Back to Issue 10
by Laura Reece Hogan
Sometimes only a hand, your hand, comes between us
and death. Moses, who begged to see, you shielded from
your passing glory; you loved too much to say no. Can you
feel our nearest passing by of you, the bride languishing
for the light of you for the sight of you, setting in her nothing?
Sometimes you put the whole far moon between us
just to return her love sometimes in a new moon invisible
she feels the blister of your passion a presence
hidden in the gloss of absence. Sometimes at apogee,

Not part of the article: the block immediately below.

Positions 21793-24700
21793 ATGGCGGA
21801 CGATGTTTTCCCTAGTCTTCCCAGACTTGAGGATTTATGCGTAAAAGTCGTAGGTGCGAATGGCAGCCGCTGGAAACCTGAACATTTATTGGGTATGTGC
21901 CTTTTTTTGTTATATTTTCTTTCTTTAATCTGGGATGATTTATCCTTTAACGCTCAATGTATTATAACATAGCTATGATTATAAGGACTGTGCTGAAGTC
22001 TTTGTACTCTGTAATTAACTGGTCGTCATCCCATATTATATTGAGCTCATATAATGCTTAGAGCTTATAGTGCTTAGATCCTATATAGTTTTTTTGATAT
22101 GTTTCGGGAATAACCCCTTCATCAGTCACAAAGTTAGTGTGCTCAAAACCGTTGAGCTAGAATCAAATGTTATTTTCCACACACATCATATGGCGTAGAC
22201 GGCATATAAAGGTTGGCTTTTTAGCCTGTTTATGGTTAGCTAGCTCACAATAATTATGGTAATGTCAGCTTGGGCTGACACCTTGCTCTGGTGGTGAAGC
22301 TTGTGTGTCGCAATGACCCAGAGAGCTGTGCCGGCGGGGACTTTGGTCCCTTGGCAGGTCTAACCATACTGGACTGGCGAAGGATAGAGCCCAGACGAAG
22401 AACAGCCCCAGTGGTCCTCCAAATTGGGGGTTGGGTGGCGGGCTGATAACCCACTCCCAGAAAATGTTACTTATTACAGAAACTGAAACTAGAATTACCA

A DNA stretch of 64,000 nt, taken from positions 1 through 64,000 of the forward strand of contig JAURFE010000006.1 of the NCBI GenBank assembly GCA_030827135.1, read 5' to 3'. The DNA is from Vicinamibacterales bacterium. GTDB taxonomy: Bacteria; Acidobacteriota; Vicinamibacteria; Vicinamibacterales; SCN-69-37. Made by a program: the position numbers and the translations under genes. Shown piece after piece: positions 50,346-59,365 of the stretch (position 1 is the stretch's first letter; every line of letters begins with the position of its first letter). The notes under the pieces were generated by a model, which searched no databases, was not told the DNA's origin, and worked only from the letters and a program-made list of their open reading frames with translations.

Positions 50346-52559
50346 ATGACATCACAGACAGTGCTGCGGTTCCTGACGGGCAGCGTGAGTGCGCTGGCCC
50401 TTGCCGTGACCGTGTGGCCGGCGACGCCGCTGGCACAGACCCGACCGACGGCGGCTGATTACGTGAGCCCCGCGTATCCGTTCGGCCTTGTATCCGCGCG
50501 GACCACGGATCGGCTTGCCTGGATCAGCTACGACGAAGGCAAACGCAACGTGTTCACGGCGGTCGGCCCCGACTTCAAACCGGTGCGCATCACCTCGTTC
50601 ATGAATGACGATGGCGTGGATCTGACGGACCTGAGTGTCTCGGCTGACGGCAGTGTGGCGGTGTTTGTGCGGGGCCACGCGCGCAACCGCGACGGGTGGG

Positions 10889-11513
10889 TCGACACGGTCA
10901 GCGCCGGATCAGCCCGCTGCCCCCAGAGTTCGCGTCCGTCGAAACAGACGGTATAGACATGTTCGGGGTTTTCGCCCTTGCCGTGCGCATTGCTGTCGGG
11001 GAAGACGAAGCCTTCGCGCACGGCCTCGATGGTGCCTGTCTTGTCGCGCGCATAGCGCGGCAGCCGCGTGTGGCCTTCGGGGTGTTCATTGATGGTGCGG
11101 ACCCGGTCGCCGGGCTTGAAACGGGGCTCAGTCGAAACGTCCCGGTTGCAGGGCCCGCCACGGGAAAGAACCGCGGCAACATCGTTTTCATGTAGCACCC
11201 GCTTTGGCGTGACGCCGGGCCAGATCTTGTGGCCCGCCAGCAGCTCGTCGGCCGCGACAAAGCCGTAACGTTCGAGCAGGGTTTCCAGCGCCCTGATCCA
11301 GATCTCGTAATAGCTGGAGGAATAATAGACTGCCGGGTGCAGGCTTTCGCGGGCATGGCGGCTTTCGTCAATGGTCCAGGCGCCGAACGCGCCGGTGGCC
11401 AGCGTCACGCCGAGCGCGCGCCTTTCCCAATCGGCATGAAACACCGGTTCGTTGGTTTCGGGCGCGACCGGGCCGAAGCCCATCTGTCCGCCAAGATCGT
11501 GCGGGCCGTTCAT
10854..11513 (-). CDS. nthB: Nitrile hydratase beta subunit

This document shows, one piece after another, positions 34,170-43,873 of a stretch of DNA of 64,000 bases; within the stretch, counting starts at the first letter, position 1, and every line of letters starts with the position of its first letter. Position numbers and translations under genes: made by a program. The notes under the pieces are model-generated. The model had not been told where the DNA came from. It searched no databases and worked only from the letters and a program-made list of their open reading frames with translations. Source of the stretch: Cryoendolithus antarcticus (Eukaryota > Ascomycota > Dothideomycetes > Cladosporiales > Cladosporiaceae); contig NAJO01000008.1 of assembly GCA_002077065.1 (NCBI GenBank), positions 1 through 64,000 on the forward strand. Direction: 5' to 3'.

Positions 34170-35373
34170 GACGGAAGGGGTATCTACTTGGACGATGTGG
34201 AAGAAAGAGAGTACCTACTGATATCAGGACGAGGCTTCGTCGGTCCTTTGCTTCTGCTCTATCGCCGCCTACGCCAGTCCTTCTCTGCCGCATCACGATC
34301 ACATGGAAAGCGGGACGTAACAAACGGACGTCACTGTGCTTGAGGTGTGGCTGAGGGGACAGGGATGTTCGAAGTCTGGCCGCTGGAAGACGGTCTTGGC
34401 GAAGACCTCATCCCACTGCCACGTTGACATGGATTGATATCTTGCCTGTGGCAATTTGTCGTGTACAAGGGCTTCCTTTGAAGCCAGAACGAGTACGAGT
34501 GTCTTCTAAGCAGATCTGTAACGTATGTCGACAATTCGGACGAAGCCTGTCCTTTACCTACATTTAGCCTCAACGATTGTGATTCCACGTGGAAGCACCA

the farthest point when earth and moon and sun you align
in lunar node you shelter her crown the daytime night sky
with a marriage of fire and not never and always;
dark disk steadily bites into bright eclipses the eyes.
Except for the longing there is no prayer for this.
Sometimes only a hand your hand holds the moon
just so pours molten fire into perfect annulus
one minute twenty second slender, blazing ring of promise
for your dearest love, dearest passing shadow.
Laura Reece Hogan is the author of Litany of Flights (Paraclete Press, 2020), winner of the Paraclete Poetry Prize, the chapbook O Garden-Dweller (Finishing Line Press), and the nonfiction spiritual theology book I Live, No Longer I (Wipf & Stock). She has contributed to First Things and EcoTheo Review. www.laurareecehogan.com